What a movie this would be! I’d kill, just kidding, to have a part in it. Even as an ugly Kresh!

My description is simplified. There’s so much happening. This book comes in at a whopping 565 pages. But don’t let that deter you. By the time you reach the end, you’ll be wishing it was longer.

Though I stumbled over some of the alien names and terms, laughed at my own attempts to pronounce them, I quickly came to recognize them, along with the numerous human characters. There are a lot, yet it doesn’t take long to recognize the individual voices.

The plot for The IX is mind blowing. The author gives you many sub plots, plenty of history, and an amazing world to explore. He was able to make this all flow easily. You’ll fly through this in to time.

The writing is superb. Ever read a book and see the entire story play out like on the big screen. Except for not being too sure what those nasty Kresh looked like, I could see this in vivid color and detail. Imagination is a wonderful thing, as is this authors talent. ( )
  laura-thomas | Feb 1, 2016 |
The book starts out with an excellent premise but does not carry through very well. Everybody likes the IX Legion and clearly Mr. Weston knows a lot about Roman war technologies. It turns out, though, that the rest of the troops are just there for color. The Native American warriors, in particular, are given nothing to do. The idiot US Cavalryman with the famous family name (an unneeded touch) is a stereotype we see far too often. There is no need for him to be an idiot to fill the role he plays. A good guy might even have been more effective. The SAS guys are cool and I can easily believe that they get on well with the Romans because everybody likes the IX Legion and most serious military types have studied Roman warfare. Hell, I am a desk jockey and I know about Roman warfare.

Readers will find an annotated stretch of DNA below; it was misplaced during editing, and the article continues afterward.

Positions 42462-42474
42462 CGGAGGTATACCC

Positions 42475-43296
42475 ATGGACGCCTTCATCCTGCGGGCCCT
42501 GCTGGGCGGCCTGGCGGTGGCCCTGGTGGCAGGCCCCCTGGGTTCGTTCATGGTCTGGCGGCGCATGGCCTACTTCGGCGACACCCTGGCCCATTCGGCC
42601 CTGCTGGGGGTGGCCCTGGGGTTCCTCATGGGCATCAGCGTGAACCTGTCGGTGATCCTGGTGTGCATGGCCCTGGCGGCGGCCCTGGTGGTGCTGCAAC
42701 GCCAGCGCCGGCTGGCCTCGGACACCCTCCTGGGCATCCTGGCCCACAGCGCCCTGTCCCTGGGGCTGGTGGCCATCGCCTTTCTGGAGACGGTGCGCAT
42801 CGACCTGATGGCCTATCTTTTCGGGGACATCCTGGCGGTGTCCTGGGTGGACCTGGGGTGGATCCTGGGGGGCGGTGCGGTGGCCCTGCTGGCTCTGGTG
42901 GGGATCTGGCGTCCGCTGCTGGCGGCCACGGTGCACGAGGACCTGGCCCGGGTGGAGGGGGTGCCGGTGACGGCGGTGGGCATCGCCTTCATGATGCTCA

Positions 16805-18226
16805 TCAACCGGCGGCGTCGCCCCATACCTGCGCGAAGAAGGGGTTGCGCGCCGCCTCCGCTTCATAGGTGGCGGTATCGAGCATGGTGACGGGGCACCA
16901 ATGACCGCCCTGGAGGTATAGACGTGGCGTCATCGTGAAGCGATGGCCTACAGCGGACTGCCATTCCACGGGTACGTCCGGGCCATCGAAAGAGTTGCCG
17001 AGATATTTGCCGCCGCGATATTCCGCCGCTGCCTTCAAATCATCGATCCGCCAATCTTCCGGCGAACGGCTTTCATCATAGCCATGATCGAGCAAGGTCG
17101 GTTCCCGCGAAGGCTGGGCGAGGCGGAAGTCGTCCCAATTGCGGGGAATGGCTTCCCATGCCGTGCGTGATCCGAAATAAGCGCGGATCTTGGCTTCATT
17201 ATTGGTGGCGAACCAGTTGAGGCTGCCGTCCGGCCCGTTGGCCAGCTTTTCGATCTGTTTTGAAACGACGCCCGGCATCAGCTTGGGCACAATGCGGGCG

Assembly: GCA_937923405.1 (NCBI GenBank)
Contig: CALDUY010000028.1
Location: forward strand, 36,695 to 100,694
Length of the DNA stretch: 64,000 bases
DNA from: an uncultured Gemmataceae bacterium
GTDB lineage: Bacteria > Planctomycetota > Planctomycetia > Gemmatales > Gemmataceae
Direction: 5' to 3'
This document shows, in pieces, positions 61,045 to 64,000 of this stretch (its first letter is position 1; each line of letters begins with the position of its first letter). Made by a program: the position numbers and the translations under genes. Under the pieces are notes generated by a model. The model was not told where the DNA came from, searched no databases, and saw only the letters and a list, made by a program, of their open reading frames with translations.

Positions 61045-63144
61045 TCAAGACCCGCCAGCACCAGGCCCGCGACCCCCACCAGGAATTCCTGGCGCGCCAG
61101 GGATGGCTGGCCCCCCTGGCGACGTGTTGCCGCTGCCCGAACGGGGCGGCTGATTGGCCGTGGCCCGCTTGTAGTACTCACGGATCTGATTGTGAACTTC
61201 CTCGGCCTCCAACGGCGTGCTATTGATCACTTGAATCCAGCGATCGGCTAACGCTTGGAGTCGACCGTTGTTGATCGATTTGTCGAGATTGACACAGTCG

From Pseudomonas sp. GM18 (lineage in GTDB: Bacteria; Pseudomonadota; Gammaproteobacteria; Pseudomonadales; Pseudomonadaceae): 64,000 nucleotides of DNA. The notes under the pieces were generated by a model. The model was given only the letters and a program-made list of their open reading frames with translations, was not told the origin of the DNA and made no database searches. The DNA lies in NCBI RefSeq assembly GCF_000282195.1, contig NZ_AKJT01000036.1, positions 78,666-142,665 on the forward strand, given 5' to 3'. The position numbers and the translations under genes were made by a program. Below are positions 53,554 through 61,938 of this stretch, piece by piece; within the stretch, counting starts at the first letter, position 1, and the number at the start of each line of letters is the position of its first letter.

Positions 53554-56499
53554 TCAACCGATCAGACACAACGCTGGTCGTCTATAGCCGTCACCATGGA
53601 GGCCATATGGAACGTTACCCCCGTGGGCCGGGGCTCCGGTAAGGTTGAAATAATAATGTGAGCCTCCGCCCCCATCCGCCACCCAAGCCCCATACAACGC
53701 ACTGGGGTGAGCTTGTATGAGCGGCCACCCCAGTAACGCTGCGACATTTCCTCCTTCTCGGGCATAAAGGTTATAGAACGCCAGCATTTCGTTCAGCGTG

The behavior of the bad guys, THE HORDE, is inexplicable. They are intelligent beings who have been destroying huge galactic empires for ages and then, just when this story takes place, suddenly decide to communicate with the rag tag human survivors. Nonsense.

Yet again, the science goes out the window.

But the most unforgivable sin is the pun.

I received a review copy of "The IX" by Andrew P. Weston (Perseid Press) through NetGalley.com.

(PS Technically what Mr. Weston does isn't a pun but a heteronym, in that it is not a joke, but it is so horribly bad that it is surely some kind of joke. Besides, if I wrote "heteronym" who would know what I mean?) ( )
  Dokfintong | Apr 25, 2015 |
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Amazon.com Product Description (ISBN 098641400X, Paperback)

Soldiers from varying eras and vastly different backgrounds, including the IX Legion of Rome, are snatched away from Earth at the moment of their passing, and transported to the far side of the galaxy. Thinking they have been granted a reprieve, their relief turns to horror when they discover they face a stark ultimatum:Fight or die.

(retrieved from Amazon Fri, 03 Jul 2015 13:47:25 -0400)